PS: Language judgments and prejudices

A PS to the previous post:

We judge people by the way they speak, by which I mean we apply to them the generalizations we have gleaned from past associations with people who speak that way. I caution against being too hasty with these snap judgments. There are very good reasons why a non-stupid person would not be able to keep the homonyms straight. Maybe the writer is a bright, well-educated foreigner who is still learning English. Maybe there’s some kind of language disorder in an otherwise intelligent person. You can think of others – and you should, in order to avoid pre-judging people.

Not only do we judge people by the way they speak…we judge their speech itself — broken English, bad grammar, lazy speech – and impart to it qualities we see in the speakers. I’ve heard German described as “businesslike,” Hawaiian as “lilting,” and several dialects as “lazy.”

But someone who says “I didn’t do nothing” is not lazy. The person is showing you a perfectly grammatical bit of the dialect they speak in a social context. There may be totally compelling motives for not saying “I didn’t do anything.” Someone who uses multiple negatives probably says “ain’t,” “done seen that,” maybe even “I be going…” However much others may disapprove, people speak in terms of fully functional language systems.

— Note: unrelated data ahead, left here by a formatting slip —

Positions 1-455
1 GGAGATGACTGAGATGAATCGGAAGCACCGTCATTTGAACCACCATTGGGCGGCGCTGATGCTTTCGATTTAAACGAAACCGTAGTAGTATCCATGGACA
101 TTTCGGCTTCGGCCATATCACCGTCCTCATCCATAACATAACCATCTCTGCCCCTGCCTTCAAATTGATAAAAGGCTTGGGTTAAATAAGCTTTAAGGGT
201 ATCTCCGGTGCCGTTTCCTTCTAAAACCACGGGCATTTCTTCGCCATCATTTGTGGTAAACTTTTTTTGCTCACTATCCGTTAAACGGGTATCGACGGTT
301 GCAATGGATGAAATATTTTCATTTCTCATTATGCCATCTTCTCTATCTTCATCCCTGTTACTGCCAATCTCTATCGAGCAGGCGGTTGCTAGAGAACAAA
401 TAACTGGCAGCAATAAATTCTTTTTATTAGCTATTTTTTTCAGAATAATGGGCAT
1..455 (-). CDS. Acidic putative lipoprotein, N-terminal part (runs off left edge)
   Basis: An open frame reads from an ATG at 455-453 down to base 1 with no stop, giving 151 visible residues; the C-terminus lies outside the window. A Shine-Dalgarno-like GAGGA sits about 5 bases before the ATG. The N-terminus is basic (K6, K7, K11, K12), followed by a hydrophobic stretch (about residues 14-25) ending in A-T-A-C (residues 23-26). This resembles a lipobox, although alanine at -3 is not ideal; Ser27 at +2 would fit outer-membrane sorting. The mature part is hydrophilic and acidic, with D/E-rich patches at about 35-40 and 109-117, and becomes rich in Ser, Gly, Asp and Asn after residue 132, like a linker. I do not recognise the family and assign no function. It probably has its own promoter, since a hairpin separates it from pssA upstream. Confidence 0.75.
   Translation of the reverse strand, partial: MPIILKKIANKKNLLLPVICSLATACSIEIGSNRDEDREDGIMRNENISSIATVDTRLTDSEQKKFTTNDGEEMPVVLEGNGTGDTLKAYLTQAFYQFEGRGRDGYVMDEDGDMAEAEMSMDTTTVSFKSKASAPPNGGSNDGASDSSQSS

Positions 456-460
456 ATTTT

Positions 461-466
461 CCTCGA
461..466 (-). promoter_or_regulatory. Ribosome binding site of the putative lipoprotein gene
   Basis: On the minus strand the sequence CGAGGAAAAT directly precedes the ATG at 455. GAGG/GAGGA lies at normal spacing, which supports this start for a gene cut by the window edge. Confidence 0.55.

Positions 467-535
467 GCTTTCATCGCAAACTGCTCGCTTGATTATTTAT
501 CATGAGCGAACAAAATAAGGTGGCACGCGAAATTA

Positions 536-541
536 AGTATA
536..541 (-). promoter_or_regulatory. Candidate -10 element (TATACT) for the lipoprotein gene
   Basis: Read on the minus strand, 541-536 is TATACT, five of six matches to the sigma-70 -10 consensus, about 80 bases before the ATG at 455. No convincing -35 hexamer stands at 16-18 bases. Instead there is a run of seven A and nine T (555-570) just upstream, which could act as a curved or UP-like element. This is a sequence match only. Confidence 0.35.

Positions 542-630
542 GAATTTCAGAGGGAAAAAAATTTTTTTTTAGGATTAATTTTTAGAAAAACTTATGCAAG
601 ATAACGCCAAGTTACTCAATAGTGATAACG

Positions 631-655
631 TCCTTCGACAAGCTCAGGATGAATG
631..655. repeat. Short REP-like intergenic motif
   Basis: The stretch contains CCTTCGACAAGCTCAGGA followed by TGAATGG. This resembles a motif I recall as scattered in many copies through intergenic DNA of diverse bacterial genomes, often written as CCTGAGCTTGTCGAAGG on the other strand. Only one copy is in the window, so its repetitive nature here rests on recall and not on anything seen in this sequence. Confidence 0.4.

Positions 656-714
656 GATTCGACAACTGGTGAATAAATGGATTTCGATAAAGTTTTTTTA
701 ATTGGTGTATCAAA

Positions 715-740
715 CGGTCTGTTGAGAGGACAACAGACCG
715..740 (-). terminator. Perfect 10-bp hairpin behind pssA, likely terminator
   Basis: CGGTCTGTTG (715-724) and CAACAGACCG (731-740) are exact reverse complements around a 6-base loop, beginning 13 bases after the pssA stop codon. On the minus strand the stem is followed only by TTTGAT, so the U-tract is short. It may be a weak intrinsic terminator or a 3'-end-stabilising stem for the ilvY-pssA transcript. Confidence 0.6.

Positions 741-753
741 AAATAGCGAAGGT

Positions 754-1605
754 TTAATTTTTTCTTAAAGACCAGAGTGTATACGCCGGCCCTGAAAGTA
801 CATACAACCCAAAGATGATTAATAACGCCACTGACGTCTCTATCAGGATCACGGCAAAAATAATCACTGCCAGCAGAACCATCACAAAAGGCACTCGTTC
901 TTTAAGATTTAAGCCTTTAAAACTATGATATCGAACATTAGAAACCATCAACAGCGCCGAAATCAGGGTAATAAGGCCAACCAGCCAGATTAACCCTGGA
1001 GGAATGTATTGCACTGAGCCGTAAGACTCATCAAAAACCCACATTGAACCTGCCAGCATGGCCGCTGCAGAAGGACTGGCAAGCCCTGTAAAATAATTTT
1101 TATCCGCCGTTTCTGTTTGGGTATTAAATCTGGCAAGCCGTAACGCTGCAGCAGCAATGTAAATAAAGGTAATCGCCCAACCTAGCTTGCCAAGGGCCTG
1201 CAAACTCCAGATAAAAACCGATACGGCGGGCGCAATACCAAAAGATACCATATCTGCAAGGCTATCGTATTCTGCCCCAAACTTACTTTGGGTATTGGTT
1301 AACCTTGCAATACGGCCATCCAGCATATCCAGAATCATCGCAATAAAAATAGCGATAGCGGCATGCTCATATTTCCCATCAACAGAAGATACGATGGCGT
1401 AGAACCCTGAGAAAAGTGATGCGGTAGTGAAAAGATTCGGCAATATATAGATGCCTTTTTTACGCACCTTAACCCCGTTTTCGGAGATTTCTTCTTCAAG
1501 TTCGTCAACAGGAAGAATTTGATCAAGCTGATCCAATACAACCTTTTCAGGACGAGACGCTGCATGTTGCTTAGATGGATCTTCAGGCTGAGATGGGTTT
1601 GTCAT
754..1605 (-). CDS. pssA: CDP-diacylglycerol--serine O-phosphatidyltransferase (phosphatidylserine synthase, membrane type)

Only two phenomena can be characterized as “bad grammar”: (i) incomplete languages, such as the kinds of pidgins that develop between groups coming into contact (the pidgin is modeled after the dominant group, if there is one); (ii) violations of syntactic rules, usually by language learners. No native speaker would write “House the saw I.” But a second-language learner might write “He asked what am I doing.”

There’s no connection between linguistic and technological complexity. Countless native cultures that Westerners regard as primitive are equipped with languages that serve their needs and enable them to communicate via grammatical devices that are just as complex as those we find in more familiar languages.

The difference is that “a language is a dialect with an army and a navy.” And that affects the language itself. Once English became a world language, the vocabulary exploded with loan words, and the grammatical possibilities were greatly expanded by mass use. Try translating the Constitution into Zulu.

I’ll close with a note of gratitude that I’m a native speaker of English. If we have to learn Chinese, the good news is that the grammar is similar in many ways — but the writing system is a bitch.